10th Speech in Noise Workshop, 11-12 January 2018, Glasgow

Do you hear the noise? Influence of background noise level on speech reception

Nina Wardenga(a)
Department of Otolaryngology, Hannover Medical School, Hannover, Germany

Melanie A. Zokoll
Hörzentrum Oldenburg GmbH, Oldenburg, Germany

Birger Kollmeier
Medizinische Physik, Carl von Ossietzky Universität Oldenburg, Germany

Hannes Maier
Department of Otolaryngology, Hannover Medical School, Hannover, Germany

(a) Presenting

Objective — The aim of this study was to determine the relationship between hearing loss and speech reception threshold (SRT) at different fixed background noise level conditions using the German Oldenburg Sentence Test (OLSA). In a previous study (Wardenga et al., 2015), 177 subjects with various hearing abilities were tested at a fixed noise level of 65 dB SPL. With this standard setting, SRT in noise could be determined for listeners with pure-tone averages (PTA, 0.5, 1, 2, 4 kHz) below about 45 dB HL. Above this PTA, the SRT was affected to an increasing degree by problems with listening in quiet. The present two-center study investigated the effect of changing the level of the background noise to lower or higher levels.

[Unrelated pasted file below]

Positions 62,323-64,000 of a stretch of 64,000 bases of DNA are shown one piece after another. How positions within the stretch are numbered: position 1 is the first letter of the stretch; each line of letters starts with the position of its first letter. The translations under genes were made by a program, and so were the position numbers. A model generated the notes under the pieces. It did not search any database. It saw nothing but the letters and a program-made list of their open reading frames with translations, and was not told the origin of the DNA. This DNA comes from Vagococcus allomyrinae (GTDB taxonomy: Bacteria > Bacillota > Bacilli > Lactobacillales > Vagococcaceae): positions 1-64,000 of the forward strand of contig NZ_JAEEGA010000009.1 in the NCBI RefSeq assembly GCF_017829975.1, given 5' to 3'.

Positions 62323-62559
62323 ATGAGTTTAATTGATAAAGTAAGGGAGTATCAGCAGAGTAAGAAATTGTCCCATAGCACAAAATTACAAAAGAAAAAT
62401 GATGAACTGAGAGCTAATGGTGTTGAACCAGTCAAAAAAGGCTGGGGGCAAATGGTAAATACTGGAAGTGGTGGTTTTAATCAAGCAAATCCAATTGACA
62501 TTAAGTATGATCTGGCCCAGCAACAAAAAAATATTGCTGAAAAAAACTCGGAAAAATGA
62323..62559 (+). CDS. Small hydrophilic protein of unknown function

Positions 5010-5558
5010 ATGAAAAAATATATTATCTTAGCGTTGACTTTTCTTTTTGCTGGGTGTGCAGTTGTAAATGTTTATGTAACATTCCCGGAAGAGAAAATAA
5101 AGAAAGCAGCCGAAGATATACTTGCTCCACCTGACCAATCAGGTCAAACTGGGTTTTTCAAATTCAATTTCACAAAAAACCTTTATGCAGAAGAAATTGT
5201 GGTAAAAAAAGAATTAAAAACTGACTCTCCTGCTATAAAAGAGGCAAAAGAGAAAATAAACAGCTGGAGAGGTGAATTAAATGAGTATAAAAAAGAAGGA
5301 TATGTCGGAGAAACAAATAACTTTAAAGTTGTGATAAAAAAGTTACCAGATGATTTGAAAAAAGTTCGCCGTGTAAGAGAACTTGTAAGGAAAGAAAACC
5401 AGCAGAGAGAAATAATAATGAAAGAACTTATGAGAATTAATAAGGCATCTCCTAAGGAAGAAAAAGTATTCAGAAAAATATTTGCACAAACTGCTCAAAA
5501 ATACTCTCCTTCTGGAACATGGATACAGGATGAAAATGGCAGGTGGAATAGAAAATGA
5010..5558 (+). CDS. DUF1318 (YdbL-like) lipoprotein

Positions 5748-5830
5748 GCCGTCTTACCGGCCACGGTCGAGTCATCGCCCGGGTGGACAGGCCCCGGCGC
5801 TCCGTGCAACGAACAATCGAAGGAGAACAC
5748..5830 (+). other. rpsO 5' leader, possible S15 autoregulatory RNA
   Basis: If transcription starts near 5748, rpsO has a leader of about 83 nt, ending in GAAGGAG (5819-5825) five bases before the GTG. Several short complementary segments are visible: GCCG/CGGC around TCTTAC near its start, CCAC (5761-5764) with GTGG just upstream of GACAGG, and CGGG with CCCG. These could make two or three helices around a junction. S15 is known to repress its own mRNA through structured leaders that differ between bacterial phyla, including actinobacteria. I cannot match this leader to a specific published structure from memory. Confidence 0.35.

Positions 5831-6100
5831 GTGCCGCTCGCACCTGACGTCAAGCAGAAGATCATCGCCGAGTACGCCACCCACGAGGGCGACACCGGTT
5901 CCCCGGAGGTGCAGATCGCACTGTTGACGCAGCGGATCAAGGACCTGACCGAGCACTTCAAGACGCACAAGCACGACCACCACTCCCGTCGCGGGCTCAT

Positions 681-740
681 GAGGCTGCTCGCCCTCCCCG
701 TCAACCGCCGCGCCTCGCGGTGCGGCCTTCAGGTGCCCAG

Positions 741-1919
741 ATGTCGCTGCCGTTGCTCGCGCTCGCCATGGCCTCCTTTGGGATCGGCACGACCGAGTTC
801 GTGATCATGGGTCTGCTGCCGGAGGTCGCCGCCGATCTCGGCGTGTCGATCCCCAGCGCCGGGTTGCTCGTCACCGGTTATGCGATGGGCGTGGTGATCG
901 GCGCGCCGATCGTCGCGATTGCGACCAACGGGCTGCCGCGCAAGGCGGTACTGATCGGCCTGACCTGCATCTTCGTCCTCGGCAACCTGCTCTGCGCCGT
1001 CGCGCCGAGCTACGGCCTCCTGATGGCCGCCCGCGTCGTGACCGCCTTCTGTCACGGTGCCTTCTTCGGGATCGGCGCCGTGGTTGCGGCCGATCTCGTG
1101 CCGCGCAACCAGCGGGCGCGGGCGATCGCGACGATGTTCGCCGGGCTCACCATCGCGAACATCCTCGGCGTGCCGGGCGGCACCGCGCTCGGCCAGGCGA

Design — All subjects were trained with two lists of the OLSA in easy listening conditions. The SRTs were determined monaurally with headphones using the standard noise of the OLSA (Olnoise) at different levels and a standard adaptive procedure converging to 50% speech intelligibility. The order of the noise levels was randomized. At the first center (Hörzentrum Oldenburg), listeners with normal to moderate hearing loss were tested in quiet and with fixed noise levels of 55, 65, 75, and 85 dB SPL (in total N=41 ears). At the second center (Medical University Hannover), listeners with normal to severe hearing loss were tested in quiet and with fixed noise levels of 65, 85, and 95 dB SPL (N=52 ears). In total, data for 93 ears with hearing losses ranging from 0 to 90 dB HL PTA were obtained.

Results — For all noise levels, two domains could be identified with a linear dependence of SRT on PTA. For PTAs < noise level – 20 dB HL, the SRT increased with slopes of approximately 0.09 dB SNR/dB HL. For higher PTAs, the identified domain includes very heterogeneous data, thus the corresponding regression differ in slope for the different background noise level.

Conclusion — The OLSA can be applied to listeners with a wide range of hearing losses. Preliminary results indicate that for real speech in noise testing, the selected background noise level should be 20 dB higher than the PTA - otherwise, the SRT is influenced predominantly by a reduced hearing ability in quiet.

Last modified 2017-11-17 15:56:08